The new Defamation Act 2013 officially came into force on 1 January 2014 and needless to say that it has the potential, depending on how it is practically enacted, to be a game changer, especially where the world of online defamation is concerned.
There are a number of new introductions which will rock the defamation playing field, but the first of these introductions that will be discussed today is the new single publication rule (section 8 of the Act), and its effect on proposed libel actions arising from defamatory material published and posted online. In the simplest of terms, the new Defamation Act 2013 states that the clock, limiting your window of proposed action, starts ticking from the moment that the article arrives online – NOT from the moment that you first saw it, NOT from the moment it was first tweeted/shared on Facebook or ‘Google Plussed’ and definitely NOT from the moment that you decided to sue on it!
You can no longer simply rely on the fact that every time an article is clicked on it is republished, as has been the way of things up to 1 January 2014. When you see an article online which is causing you or your business harm, or that could have the potential of harming you, you must act immediately to protect your reputation. Twelve months is a very short period of time; especially when time is ticking on you potentially obtaining recompense from someone unlawfully damaging your reputation via online malicious content.
There is likely to be some teething issues to determine how exactly the single publication rule is to be deployed. The wording of the Act seems to indicate that republication will only protect the original publisher i.e. if a different newspaper picks up the article and then republishes it online, then they may not be eligible for the protection granted by the single publication rule, but again these are issues that can only be properly determined when a case brings the issue to the attention of the Court. There will also be arguments as to whether the piece that is republished is substantially the same as the original piece or not. For example, do comments from other users on an online article materially change it? We would likely say yes: it materially changes the nature of the article, and therefore does not benefit from the singe publication protection. However, we will have to wait and see whether the Courts will agree with our interpretation though.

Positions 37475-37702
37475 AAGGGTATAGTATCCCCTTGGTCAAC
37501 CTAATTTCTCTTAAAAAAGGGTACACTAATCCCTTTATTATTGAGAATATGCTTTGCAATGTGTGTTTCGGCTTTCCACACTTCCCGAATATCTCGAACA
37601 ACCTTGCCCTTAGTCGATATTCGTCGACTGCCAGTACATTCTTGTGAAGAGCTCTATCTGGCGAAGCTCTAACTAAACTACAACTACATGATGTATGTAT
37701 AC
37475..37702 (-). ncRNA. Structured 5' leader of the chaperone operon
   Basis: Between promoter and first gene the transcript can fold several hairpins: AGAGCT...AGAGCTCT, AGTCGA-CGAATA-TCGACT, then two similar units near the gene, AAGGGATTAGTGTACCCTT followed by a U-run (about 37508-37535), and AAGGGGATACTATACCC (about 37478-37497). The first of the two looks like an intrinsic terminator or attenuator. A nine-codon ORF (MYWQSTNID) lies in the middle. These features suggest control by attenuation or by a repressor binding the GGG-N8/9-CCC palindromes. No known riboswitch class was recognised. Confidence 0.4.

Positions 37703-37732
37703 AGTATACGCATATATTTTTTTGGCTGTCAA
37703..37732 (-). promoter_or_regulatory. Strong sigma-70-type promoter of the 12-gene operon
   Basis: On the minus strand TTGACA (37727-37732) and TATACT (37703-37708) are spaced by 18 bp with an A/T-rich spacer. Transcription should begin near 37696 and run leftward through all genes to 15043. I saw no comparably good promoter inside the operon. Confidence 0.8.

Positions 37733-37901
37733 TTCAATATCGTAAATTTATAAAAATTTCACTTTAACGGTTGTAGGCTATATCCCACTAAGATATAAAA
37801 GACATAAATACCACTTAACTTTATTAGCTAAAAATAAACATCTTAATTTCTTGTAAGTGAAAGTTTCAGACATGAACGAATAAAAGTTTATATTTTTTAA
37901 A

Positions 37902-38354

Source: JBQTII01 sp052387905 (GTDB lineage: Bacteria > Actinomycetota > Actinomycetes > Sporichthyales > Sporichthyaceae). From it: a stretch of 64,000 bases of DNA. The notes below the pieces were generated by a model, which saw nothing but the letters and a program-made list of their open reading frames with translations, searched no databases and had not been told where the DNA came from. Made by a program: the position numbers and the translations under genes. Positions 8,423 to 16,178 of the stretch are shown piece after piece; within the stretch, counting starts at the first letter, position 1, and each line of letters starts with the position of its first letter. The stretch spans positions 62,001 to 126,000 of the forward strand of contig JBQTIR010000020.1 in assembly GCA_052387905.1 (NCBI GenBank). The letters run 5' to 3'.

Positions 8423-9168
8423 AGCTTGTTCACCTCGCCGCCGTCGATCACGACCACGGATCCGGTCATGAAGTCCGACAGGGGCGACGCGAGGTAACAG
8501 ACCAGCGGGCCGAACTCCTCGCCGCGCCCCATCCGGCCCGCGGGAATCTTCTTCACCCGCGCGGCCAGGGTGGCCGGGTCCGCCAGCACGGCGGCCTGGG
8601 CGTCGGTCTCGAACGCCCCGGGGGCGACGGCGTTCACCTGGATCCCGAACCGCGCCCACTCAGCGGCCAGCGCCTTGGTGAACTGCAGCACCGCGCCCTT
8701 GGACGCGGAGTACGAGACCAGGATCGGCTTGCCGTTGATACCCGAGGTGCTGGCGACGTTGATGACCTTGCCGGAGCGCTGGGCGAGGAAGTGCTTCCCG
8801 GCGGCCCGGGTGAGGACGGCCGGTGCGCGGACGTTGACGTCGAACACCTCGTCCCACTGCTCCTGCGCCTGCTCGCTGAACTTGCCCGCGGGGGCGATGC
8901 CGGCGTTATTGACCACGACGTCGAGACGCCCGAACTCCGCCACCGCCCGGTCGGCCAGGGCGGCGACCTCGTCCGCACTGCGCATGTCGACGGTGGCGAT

In summary, online reputation has always been important, but we cannot stress enough that it is now vital given that your time for action is now severely limited. One year from the date of publication is all that is given by the new Act, once that one year is gone then it is likely your reputation will suffer at the hands of the unlawful defamatory publically available online article forever. When considered like that, the Defamation Act 2013 could seriously be a game changer.
Director & Head of Media & Sports Law @PinderReaux